His familiar side to side head-bob meant that you'd soon be wishing for a flat or a light.

My own beliefs on aging as relates to cycling were heavily influenced, as are many of my thoughts on coaching, on something I was fortunate enough to talk to Dr. Andy Coggan about while at a coaching seminar at Harvard a few years ago. Andy pointed to the literature than proves that after age thirty, it's the VO2 max in fully developed endurance athletes that declines and that strength actually doesn't appreciably decline until our sixth decade. His suggestion was that attention to maintaining VO2 max was critical in our 30's and beyond.
It is in this vain that I like athletes to do a hard group ride once a week in the winter while otherwise building their base fitness with rides between Coggan levels 2 & 4. These "spirited rides" contain enough of a volume of intensity to do a really good job maintaining this critical component of fitness. And besides, they are great fun...not to mention that for me, they are a tradition.


Saturday, November 24, 2007

Disney 70.3...The Raycation is born

With six of the athletes I coach racing the Florida 70.3 May 20th, and one of them making her professional debut (not to mention that it is held when it is 50F warmer than where I live), I was compelled to make the journey to Orlando.

As the father of two children, I have spent more than my share of time in the land of Mickey Mouse, but this was easily my most memorable trip down. One of the 6 athletes competing was Ray, father of 4 (including triplets), attorney, race director and all-around great guy. Ray has a time share and took it upon himself to do all the "heavy lifting" required to get me down to Florida and housed. It was phenomenal, really. I was picked up at the airport, brought to the finest accommodations and poured back into the airport at journey's end (more on that later).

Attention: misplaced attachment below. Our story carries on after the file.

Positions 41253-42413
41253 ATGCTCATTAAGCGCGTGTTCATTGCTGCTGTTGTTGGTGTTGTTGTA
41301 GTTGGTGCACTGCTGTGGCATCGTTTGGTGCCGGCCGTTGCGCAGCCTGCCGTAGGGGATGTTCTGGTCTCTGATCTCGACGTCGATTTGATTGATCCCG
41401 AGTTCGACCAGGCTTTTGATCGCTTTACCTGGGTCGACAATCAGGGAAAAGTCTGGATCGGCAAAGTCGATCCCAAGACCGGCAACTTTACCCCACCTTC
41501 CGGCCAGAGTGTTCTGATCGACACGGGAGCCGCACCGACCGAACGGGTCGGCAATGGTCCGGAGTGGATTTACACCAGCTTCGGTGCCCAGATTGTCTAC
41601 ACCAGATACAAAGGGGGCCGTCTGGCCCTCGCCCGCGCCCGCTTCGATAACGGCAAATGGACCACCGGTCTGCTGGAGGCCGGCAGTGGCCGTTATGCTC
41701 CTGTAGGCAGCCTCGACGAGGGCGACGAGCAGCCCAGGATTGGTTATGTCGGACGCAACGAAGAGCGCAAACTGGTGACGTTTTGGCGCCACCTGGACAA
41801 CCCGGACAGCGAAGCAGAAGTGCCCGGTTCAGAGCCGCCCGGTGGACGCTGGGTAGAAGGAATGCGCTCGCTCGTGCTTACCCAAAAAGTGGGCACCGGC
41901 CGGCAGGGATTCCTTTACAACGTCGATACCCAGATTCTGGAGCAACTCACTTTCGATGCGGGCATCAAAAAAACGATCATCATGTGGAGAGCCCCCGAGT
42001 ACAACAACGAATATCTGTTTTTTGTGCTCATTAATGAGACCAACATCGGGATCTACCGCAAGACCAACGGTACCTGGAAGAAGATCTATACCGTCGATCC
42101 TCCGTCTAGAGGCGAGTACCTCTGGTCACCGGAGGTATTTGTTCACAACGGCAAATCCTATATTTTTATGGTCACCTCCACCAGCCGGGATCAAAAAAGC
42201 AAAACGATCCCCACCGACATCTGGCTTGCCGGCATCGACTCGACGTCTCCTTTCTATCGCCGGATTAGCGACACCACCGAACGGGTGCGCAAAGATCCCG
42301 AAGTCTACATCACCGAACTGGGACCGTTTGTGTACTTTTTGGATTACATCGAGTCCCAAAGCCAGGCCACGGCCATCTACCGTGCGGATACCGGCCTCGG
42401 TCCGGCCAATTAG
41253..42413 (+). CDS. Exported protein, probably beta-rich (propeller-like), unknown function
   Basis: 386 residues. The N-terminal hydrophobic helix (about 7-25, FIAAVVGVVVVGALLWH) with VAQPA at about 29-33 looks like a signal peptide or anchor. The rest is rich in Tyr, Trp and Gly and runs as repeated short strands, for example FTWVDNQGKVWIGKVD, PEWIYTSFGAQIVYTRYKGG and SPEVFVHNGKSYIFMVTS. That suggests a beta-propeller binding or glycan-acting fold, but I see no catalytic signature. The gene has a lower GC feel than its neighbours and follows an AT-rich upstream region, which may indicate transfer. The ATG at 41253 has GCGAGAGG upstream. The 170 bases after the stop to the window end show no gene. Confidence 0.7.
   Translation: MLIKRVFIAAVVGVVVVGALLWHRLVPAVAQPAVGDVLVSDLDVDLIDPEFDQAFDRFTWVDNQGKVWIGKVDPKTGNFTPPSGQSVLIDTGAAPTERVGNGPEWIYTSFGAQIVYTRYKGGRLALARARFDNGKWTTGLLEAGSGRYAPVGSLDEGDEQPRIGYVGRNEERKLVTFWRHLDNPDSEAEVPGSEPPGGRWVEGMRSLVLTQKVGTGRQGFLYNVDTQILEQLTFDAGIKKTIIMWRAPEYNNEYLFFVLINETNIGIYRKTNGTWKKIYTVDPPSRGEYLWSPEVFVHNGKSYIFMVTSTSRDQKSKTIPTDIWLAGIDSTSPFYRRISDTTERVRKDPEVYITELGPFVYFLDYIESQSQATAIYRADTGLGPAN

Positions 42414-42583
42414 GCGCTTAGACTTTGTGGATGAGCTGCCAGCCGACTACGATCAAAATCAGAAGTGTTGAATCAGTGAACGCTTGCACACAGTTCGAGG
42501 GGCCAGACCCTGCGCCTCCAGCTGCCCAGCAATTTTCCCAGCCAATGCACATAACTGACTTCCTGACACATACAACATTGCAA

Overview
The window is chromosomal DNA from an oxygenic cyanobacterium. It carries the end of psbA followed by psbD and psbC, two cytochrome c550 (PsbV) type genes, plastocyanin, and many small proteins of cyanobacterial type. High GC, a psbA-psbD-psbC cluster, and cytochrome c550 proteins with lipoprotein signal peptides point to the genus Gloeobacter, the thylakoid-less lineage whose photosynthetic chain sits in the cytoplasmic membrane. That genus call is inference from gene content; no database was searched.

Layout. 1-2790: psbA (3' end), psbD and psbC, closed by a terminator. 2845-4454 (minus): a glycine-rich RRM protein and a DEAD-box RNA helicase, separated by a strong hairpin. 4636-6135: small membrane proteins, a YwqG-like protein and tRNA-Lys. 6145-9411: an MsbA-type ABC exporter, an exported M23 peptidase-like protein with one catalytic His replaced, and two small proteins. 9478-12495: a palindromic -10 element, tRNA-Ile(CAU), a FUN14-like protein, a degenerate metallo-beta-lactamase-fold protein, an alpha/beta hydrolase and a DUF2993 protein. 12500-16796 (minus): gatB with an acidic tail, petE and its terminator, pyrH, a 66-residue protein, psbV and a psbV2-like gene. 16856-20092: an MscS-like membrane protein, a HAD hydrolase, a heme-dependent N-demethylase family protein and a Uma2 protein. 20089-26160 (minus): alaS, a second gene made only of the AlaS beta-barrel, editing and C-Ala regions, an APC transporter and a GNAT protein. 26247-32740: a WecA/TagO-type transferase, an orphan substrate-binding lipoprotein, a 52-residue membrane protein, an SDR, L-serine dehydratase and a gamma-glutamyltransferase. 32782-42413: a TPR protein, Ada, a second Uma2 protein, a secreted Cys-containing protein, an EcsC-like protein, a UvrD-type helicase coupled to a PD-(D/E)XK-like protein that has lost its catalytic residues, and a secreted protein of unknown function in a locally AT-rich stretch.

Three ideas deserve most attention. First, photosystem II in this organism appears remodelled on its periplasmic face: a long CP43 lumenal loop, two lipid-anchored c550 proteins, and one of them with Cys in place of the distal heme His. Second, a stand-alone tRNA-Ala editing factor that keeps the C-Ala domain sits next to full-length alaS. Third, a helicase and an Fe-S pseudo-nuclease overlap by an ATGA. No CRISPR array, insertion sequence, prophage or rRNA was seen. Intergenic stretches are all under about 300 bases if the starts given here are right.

In addition to Ray and Danielle, I was there in support of Don, Jessie and brothers Geoff and Gerry. The six of us flew into Orlando having prepared for the 90F+ heat and 90%+ humidity as best we could coming from Long Island where it hadn't broken through the 60's.

The race was to be for everyone a positive experience on one level or another...though the positive elements weren't immediately apparent for everyone. For Danielle, who made her pro debut, this race was incredible, finishing 6th, within 2.5 minutes of 3rd and just being passed by rock-star Heather Gollnick in the finishing mile. For Don, who put out the next fastest time, a near PR, delivered a great performance considering his inexperience and the fact he wasn't heat acclimated. This race marked Geoff's reintroduction to the addiction known as triathlon and established him as a staple for all future "Raycations". As Geoff says, "you're not having fun until I say you're having fun". The problem is I passed out before I heard him say it...I'm getting to that. For the three remaining athletes, they would, perhaps, benefit more through adversity. Jessie would have some technical trouble with her bike after finding it laying down in T1 and would, along with Ray, who would find out later was burning with fever, DNF'd. Gerry would struggle with cramping and under perform. Each would show their class soon after, though.

Jessie would redouble her efforts and break 5:00 for the first time just weeks later at Eagleman and then follow this up with late season success in Colorado and Arizona against some strong fields. 2008 will be a break-through year for Jessie. Ray would also receive redemption at Eagleman and PR the NYC marathon by 20 minutes. Gerry would include electrolytes in his race day arsenal and never cramp again. He'd also win almost every AG race he entered after that. He and his wife Laura have not aged in the 20+ years I have known them...seriously spooky.